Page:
‘Some hiccups’

Published 11:35 pm Thursday, April 21, 2011

Briefing: Delegate Chris Jones briefed members of the Suffolk and Portsmouth divisions of the Chamber of Commerce Thursday. Among the things discussed were the state and city budgets, as well as a recent veto of redistricting legislation by the governor.

Delegate describes contentious session

With the Virginia legislature divided along political lines and some especially tough problems to solve, there were bound to be some kinks in the legislative process this year.

The biggest of those kinks, according to Delegate Chris Jones, who represents Suffolk in the Republican-controlled House of Delegates, came at the end of the session, when Gov. Bob McDonnell vetoed the Democratically-controlled Senate’s proposed redistricting plan.

The House of Delegates’ plan passed on a bipartisan 88-9 vote, he said Thursday during a debriefing session with members of the Suffolk and Portsmouth divisions of the Hampton Roads Chamber of Commerce.

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Not so for the Senate plan, however, which was unable to garner a single Republican vote and prompted McDonnell’s veto, he said. If the legislature and the governor cannot work out their differences, one participant in the morning roundtable pointed out, the final plan could be one that is handed down by the state’s court system.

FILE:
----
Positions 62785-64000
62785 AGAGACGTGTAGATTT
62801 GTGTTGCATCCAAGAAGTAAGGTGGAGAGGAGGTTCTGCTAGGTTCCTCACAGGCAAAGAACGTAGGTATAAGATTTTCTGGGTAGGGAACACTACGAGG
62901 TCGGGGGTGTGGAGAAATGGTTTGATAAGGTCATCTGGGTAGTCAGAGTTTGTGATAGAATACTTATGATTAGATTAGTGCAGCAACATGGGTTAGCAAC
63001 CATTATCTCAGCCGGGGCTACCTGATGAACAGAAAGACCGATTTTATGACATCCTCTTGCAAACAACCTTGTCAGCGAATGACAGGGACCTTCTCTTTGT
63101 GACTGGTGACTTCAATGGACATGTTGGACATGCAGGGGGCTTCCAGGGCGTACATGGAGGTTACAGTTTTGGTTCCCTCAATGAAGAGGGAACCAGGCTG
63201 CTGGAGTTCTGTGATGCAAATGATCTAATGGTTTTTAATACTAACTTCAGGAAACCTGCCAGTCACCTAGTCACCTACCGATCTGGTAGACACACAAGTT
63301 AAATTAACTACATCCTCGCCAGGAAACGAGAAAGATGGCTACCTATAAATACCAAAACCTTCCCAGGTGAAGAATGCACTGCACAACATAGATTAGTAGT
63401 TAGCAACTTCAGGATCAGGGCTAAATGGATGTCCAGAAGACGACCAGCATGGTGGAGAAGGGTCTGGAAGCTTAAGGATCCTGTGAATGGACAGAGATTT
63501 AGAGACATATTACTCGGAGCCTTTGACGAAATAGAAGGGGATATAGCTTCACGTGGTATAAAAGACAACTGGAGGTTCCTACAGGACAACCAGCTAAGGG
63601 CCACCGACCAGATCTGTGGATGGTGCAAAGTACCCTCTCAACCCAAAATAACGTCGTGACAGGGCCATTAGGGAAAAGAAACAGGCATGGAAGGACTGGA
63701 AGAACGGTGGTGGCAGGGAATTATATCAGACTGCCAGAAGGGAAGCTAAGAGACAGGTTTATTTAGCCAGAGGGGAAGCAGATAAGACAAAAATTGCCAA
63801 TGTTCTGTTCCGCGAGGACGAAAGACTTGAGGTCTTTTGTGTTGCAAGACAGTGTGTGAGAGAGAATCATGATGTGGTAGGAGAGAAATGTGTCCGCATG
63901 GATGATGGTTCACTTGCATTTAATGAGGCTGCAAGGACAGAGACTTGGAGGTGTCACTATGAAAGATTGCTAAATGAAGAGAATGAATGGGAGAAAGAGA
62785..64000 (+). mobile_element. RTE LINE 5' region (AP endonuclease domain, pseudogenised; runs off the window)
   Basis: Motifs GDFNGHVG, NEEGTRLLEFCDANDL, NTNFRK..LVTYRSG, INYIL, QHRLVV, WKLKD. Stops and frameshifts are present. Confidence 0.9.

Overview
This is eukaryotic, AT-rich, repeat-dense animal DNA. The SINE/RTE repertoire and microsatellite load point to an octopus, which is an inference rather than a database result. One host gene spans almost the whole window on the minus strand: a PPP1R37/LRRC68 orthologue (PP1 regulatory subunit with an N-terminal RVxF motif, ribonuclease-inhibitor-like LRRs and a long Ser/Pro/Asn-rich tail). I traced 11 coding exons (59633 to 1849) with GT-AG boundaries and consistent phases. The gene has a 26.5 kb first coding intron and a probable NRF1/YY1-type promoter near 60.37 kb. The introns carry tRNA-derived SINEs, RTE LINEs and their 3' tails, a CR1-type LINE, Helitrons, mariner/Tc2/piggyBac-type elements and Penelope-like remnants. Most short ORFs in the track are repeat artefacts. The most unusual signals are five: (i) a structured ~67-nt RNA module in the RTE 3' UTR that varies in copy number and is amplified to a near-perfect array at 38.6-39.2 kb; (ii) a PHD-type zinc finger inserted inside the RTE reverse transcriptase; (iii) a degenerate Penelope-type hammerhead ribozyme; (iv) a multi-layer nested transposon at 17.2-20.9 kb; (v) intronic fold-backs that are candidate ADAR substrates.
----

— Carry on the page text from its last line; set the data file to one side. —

“I don’t think any of the three parties wants a judicial remedy,” Jones told the group of about 30 business leaders, adding that he expects legislators to continue trying to work out a redistricting plan that is acceptable to all involved in the process.

“We expected to have some hiccups,” he added.

With state revenues off again this year, Virginia’s budget once again took center stage during the General Assembly session, and Jones was in the middle of an effort by the governor and other Republicans to overhaul the Virginia Retirement System, which funds retirement plans for state employees.

Although budget-easing changes to the system were ultimately approved, he said, partisanship finally defeated one of the main changes Jones had hoped to advance — a requirement that employees contribute a defined amount to their own retirement, as opposed to taxpayers footing the entire bill.

“It’s not our obligation to have a Cadillac benefit when, in fact, you don’t see that anymore (in the private sector),” he said, promising to bring the proposal back to the table again next year.

By that time, Jones and others hope the economy has picked up some steam and the fiscal handicap the state legislature has labored under for the past three years or so will be healed.

“Virginia is in a great position to pick up when the economy comes back,” he said. “It’s all about the economy, the economy, the economy.”